2. The doctor will explore and identify the problem through the use of questioning and facilitation skills to determine:

  • The specific fear and its intensity.

  • The origin of the fear.

  • The behavior of the doctor(s) or authoritative figure(s) that may have been involved in the traumatic conditioning that occurred.

By determining the specific fear and its origins the doctor will be better able to offer a specific solution and formulate a plan that would help you, the patient, to “un-learn” the conditioned response.

3. The doctor will explain his interpretation of your unique circumstance:

  • How your fears were learned, whether this is apparent or not.

  • How fears may be associated with helplessness, dependency and the unknown. The doctor may discuss with you the different ways in which you can exert control over your treatment and that you will participate in the choice of treatment, and have control during the treatment itself, such as stopping the procedure at any time. Having control over treatment will help alleviate feelings of helplessness and having knowledge of the treatment will help relieve the fear of the unknown.

  • How you have the ability to unlearn the sense of danger and relearn a sense of safety. The doctor may share with you how other patients just like you have also relearned under his/her care.

4. The doctor will offer a solution to the problem:

  • How the doctor will perform the procedure in a way that will bring about a totally different result.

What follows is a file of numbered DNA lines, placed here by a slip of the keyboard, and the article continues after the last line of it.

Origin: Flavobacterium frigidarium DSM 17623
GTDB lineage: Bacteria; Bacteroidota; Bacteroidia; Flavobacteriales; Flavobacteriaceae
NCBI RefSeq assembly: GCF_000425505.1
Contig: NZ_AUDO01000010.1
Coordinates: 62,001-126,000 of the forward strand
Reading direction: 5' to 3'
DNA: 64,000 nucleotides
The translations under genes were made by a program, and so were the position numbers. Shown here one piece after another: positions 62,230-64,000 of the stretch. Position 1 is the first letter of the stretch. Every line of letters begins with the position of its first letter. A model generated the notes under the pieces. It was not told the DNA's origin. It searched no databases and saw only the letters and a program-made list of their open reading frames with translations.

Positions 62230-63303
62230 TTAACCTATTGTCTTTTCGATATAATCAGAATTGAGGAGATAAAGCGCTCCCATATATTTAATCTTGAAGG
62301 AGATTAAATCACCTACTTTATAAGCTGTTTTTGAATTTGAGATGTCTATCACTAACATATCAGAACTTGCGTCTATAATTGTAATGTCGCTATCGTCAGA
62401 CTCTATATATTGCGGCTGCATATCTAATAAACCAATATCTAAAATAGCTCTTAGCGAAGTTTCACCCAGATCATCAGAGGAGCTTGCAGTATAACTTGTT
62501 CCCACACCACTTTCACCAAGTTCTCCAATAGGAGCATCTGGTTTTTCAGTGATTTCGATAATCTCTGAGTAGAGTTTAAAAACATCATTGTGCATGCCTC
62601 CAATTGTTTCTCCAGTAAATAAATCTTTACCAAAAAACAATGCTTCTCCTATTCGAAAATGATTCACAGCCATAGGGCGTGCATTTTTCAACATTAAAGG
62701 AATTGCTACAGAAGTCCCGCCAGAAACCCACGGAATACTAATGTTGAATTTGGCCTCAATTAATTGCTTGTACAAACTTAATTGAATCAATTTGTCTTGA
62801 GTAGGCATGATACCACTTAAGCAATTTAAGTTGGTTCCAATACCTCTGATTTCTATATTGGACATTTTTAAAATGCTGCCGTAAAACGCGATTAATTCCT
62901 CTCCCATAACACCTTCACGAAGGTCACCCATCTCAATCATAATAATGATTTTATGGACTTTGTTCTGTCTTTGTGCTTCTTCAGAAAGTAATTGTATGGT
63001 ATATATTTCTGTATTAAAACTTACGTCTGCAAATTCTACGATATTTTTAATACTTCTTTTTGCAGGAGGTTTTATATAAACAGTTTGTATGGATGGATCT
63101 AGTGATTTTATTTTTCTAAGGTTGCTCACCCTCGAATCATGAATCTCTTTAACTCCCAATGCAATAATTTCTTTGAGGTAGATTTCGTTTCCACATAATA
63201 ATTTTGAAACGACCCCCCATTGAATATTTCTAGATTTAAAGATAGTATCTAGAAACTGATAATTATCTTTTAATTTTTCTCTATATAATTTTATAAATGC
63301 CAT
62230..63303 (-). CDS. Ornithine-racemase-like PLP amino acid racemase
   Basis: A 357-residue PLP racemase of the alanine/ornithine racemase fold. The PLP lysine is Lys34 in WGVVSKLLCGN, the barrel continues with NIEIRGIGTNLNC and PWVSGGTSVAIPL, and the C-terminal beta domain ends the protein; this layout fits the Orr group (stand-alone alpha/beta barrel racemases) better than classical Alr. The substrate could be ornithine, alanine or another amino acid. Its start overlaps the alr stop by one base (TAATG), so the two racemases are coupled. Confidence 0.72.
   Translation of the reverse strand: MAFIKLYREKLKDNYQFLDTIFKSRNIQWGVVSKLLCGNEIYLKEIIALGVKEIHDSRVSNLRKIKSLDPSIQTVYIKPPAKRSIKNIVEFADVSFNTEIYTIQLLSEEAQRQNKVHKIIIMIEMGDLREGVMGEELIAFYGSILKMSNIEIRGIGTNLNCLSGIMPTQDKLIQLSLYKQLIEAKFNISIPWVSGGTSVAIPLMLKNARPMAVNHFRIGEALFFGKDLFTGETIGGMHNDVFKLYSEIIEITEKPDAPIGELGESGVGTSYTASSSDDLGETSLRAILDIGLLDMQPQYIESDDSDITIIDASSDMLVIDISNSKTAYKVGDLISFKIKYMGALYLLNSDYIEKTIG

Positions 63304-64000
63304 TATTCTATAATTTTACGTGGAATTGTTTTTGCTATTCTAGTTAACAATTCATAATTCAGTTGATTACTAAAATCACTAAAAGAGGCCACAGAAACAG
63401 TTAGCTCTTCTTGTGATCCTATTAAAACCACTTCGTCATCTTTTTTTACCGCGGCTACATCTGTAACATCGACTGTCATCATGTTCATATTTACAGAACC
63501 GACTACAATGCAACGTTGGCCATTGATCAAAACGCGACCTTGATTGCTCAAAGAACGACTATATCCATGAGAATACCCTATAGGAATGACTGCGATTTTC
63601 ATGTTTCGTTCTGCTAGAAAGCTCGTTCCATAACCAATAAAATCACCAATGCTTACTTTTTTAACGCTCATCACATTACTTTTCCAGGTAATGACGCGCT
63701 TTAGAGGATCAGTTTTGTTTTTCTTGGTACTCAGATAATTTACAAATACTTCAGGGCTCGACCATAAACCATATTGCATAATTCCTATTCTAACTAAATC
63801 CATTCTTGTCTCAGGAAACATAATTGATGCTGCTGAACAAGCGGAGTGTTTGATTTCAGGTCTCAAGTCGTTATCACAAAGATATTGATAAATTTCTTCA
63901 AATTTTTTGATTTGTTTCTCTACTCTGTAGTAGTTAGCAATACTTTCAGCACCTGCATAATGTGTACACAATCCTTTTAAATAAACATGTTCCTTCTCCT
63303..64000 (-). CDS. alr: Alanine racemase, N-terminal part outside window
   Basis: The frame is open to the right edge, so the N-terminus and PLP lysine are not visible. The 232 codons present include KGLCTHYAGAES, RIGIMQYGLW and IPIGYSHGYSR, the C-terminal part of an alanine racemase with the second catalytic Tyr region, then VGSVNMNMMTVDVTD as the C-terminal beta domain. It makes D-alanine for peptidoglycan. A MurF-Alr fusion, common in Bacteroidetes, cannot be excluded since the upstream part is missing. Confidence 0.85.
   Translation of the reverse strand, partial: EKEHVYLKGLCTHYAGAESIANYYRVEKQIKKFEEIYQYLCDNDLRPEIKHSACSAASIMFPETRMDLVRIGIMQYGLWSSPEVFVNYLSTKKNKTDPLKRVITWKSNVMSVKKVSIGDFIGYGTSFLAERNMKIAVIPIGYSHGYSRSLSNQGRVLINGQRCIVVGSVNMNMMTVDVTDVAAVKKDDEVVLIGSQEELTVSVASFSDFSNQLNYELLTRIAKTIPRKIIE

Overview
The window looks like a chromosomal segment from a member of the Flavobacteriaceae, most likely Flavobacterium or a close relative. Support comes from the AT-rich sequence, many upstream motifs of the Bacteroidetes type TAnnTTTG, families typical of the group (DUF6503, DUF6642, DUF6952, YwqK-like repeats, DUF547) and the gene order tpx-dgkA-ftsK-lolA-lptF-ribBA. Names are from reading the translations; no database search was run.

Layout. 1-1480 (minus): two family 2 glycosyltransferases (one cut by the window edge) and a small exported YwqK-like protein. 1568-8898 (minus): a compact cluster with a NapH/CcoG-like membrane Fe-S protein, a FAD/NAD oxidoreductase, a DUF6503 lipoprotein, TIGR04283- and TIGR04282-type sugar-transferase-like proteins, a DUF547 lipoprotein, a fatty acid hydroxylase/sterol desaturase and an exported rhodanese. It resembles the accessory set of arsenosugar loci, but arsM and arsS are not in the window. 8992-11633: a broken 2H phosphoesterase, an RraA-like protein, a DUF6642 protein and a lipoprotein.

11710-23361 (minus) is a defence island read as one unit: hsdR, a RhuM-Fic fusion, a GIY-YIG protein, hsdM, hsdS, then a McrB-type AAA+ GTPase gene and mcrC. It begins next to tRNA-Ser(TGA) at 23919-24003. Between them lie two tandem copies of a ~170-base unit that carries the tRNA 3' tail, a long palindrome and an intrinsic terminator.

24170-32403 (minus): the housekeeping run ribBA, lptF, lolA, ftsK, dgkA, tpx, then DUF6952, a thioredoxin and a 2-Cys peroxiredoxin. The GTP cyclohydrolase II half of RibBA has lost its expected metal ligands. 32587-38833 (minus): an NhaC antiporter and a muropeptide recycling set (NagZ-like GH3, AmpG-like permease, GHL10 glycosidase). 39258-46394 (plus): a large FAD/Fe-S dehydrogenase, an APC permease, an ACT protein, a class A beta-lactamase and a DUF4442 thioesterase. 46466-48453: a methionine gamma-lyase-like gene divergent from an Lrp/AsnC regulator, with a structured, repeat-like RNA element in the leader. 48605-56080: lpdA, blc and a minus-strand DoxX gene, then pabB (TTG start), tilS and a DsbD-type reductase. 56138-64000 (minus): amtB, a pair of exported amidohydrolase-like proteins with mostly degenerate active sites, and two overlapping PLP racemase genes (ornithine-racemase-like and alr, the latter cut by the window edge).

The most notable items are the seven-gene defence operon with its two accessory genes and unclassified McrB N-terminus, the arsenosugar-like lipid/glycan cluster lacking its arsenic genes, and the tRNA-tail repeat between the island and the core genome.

• What kind of behavior the patient can expect from the doctor, such as taking every precaution to make the injection as painless as possible and that the tooth will have “absolute anesthesia” before procedure is begun.

  • Offer of control so that the treatment will be stopped if the patient feels the need. The doctor may assure the patient even if the patient does not complain, the doctor will know through experience and observation when to stop and inquire.

  • Patient will be kept informed as to what to expect as the treatment progresses (Preparatory communications).

  • The doctor will keep a two-way line of communication open to the patient to answer questions or discuss the patient’s state of mind.

C. Iatrosedative Clinical Appointment. This is the appointment during which a dental procedure will be done for you. This is what you may expect the doctor to do to help you “relearn” the condition response of fear and anxiety:

1. Preparatory Interview: this is a brief two-way dialogue concerning the anticipated procedure. The doctor will want to find out two things:

  • Have you ever experienced this particular procedure before?

  • How do you feel about it?